The Lowell Area Historical Museum is taking us on a stroll along Main Street and sharing the history of buildings in Lowell’s historic downtown. To learn more about Lowell history, visit the museum website to explore its collection of local artifacts and records.
Address: 120 W. Main
Builder: King, Quick and King Co.
1st business: King, Quick and King Sawmill Office
King, Quick and King Lumber Co. (Francis King, Reuben Quick and son, Frank T. King) built this building near their shingle and sawmills in 1883 to be their office. Their sawmill was north of Main Street near the east bank of the Flat River and their shingle mill was on an island in the river. Trees were cut down during the winter by lumberjacks, many of whom were farmers, and in the spring, the logs would be floated/driven downstream in a massive log drive to the sawmill. This sawmill operated from 1871 to 1892.
This building was constructed on the east side of the Flat River near the sawmill of King, Quick and King to be their office in 1883. It was on the corner of Avery Street and Lafayette Street which is today’s Riverwalk.
In 1890, with the end of lumbering in sight, Frank Twining King, Francis King, Reuben Quick and Charles McCarty, purchased the defunct Superior flour mill on the west side of the Flat River and organized the stock company ownership as the King Milling Company. The former lumber office building was moved to this location on Main Street, placed on a new foundation and painted in 1900. It became the main office for King Milling Company. Now the building is used as an engineering office and the main offices of the King Milling Co. are at 222 W. Main.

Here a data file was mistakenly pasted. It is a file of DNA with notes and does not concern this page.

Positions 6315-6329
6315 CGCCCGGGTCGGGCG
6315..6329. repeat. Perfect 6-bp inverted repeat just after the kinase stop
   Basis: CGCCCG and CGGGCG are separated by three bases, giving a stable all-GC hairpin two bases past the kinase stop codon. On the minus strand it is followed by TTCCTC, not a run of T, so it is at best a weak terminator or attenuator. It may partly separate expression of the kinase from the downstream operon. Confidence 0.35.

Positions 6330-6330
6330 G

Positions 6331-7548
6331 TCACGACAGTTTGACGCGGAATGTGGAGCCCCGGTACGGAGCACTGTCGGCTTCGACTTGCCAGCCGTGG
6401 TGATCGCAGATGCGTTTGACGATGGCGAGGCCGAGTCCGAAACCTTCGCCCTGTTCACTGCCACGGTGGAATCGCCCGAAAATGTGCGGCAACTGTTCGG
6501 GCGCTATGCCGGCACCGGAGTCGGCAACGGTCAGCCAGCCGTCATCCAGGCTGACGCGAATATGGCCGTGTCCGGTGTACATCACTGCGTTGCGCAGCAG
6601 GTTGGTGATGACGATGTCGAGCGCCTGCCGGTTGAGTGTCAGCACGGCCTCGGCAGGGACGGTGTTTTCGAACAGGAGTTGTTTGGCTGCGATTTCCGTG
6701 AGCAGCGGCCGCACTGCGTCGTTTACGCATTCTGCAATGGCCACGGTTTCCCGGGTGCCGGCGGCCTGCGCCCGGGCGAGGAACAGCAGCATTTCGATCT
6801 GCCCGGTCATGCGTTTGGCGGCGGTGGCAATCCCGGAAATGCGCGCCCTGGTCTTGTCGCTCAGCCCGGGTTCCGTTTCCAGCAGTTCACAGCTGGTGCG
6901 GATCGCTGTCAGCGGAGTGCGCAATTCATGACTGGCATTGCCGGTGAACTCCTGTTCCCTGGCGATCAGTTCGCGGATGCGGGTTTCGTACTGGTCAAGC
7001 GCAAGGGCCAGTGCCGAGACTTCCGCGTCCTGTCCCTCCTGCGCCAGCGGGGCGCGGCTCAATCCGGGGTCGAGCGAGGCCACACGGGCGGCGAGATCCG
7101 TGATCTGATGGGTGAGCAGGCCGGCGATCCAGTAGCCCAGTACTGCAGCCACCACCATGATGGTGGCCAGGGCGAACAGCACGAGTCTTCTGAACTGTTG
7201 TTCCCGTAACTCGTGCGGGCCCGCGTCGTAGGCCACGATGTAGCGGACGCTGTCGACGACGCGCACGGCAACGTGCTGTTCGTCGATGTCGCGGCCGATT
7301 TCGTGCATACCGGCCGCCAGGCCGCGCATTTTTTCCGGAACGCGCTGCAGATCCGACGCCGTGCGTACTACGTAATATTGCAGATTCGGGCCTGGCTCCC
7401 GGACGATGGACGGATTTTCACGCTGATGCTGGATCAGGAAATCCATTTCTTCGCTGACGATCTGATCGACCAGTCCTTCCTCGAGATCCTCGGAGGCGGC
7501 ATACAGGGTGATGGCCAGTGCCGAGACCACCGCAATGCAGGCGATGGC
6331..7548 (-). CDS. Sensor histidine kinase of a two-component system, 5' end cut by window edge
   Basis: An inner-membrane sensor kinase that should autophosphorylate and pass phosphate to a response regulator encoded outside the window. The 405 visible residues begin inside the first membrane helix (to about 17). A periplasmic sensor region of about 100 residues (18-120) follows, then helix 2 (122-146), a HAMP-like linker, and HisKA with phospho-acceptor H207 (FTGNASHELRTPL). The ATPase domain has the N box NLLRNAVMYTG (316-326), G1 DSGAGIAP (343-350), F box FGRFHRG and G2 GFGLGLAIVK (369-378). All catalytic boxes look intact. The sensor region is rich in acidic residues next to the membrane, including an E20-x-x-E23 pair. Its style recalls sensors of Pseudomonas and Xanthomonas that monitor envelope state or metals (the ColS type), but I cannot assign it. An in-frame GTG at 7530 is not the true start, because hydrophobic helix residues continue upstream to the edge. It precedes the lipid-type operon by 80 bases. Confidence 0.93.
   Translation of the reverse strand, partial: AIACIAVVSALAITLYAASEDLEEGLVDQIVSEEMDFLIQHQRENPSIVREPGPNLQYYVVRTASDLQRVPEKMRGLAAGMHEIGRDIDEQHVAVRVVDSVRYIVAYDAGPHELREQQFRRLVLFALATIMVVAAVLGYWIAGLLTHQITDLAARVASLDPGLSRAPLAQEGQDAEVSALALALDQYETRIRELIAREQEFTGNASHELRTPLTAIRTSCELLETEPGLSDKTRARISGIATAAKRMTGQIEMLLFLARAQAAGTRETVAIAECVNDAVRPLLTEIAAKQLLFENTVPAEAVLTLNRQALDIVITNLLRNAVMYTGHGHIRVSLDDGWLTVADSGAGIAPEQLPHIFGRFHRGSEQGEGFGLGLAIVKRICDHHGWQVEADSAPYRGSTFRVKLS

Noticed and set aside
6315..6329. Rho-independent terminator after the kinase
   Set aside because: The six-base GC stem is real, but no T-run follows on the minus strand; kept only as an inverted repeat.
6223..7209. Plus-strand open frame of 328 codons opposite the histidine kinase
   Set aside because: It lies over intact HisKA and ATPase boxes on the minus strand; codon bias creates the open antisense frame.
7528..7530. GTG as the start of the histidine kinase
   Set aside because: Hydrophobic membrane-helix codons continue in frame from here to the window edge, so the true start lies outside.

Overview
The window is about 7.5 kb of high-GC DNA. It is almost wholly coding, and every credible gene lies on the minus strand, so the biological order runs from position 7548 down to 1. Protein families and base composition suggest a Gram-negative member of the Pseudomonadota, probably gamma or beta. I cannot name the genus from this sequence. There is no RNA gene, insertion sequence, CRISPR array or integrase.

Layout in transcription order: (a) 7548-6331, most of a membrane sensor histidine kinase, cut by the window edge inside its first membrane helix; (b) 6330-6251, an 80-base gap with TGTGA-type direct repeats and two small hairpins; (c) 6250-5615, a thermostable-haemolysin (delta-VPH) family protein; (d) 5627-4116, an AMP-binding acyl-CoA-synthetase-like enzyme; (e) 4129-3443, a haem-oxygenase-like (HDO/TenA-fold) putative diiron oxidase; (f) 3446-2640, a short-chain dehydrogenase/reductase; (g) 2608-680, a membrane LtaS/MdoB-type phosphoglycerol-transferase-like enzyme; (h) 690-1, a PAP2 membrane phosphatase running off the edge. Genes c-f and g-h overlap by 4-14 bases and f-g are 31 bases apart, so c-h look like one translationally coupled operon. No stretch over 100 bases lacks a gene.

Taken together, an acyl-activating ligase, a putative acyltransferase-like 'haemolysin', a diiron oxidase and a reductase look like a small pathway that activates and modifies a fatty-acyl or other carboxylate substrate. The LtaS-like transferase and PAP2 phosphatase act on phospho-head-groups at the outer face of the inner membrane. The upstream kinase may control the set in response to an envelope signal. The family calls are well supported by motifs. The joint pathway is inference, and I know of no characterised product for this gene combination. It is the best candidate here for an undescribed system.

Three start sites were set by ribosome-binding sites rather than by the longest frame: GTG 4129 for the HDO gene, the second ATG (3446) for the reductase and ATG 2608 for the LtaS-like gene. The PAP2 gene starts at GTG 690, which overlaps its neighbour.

In 1900, another local lumberman, Thomas F. Doyle, purchased part-ownership of King Milling and his three sons, Charles, Renis, and William, went to work for the company. The picture above shows wheat being brought to King Milling in the winter of 1908.
You can see the King Milling office in the background of this photo taken between 1910-1920.
In 1936, William Doyle assumed management of the company.
The structure behind the office was destroyed by fire on March 7,1943; the office survived. William C. Doyle worked hard to rebuild the mill in a continuous cement pour operation with the help of the community. However, Doyle died ten days after the new mill commenced operations. William Doyle’s sons, King (age 23) and Mike (age 15), assumed ownership. King, who was serving as an Ensign on a U. S. Navy destroyer in the South Pacific (WWII), was called home to take-over operations. Mike joined him as vice president after serving in the U. S. Army during the Korean Conflict.
The King Milling Co. buildings, machinery, and silos have since been expanded and updated several times. Ownership has remained in the hands of the Doyle family for five generations.
Here’s what the office building looked like after it survived the fire of 1943.
And here’s what 120 W. Main Street looks like today: